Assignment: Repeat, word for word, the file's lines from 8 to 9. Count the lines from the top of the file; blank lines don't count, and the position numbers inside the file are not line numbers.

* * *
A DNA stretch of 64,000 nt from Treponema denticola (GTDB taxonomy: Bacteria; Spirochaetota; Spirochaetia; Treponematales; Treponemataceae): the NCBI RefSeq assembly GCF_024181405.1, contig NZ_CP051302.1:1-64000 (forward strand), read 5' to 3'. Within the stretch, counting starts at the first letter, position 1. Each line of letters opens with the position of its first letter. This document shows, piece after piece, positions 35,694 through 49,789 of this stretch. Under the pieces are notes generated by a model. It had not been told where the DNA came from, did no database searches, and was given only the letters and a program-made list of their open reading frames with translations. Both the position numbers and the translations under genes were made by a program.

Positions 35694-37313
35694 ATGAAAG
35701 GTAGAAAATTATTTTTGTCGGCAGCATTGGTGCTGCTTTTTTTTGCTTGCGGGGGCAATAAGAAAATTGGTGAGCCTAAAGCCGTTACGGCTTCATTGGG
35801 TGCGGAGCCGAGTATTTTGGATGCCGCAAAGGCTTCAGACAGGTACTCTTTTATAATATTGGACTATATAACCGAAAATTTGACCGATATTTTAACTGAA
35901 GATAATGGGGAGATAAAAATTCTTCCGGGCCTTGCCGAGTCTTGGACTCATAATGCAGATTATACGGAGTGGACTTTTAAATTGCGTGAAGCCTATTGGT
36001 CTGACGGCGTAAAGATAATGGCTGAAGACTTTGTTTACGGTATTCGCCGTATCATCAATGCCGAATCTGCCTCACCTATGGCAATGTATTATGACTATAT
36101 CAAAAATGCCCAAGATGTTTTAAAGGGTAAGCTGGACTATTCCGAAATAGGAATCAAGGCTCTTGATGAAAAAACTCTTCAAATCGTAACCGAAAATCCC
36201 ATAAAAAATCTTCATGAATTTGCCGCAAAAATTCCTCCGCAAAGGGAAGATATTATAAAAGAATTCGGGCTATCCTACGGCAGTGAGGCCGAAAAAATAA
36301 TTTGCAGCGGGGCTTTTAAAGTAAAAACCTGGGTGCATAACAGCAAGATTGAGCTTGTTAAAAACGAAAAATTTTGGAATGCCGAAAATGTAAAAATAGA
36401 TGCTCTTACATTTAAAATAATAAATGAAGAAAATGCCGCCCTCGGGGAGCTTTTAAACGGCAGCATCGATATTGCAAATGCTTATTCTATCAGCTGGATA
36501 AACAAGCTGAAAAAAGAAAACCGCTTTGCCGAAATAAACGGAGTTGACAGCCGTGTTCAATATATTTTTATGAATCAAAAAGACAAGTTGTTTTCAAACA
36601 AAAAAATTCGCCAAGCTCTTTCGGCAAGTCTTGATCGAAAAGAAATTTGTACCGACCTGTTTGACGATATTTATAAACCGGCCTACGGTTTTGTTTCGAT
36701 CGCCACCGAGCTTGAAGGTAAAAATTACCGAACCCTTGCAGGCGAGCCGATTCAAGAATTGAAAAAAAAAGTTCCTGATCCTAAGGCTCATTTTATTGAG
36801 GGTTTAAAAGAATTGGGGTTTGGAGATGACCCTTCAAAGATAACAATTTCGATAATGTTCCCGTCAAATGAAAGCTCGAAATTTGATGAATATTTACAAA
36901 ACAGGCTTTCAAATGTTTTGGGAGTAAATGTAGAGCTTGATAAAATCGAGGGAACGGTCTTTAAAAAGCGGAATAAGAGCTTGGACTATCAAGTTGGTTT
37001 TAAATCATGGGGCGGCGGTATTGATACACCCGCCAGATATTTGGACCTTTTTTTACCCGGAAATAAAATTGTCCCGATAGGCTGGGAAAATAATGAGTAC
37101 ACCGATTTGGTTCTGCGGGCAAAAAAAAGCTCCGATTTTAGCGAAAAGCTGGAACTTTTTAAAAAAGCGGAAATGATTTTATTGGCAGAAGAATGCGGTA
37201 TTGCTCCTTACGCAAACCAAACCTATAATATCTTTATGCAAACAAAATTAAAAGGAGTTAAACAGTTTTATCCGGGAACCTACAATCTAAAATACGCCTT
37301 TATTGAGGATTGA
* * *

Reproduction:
36101 CAAAAATGCCCAAGATGTTTTAAAGGGTAAGCTGGACTATTCCGAAATAGGAATCAAGGCTCTTGATGAAAAAACTCTTCAAATCGTAACCGAAAATCCC
36201 ATAAAAAATCTTCATGAATTTGCCGCAAAAATTCCTCCGCAAAGGGAAGATATTATAAAAGAATTCGGGCTATCCTACGGCAGTGAGGCCGAAAAAATAA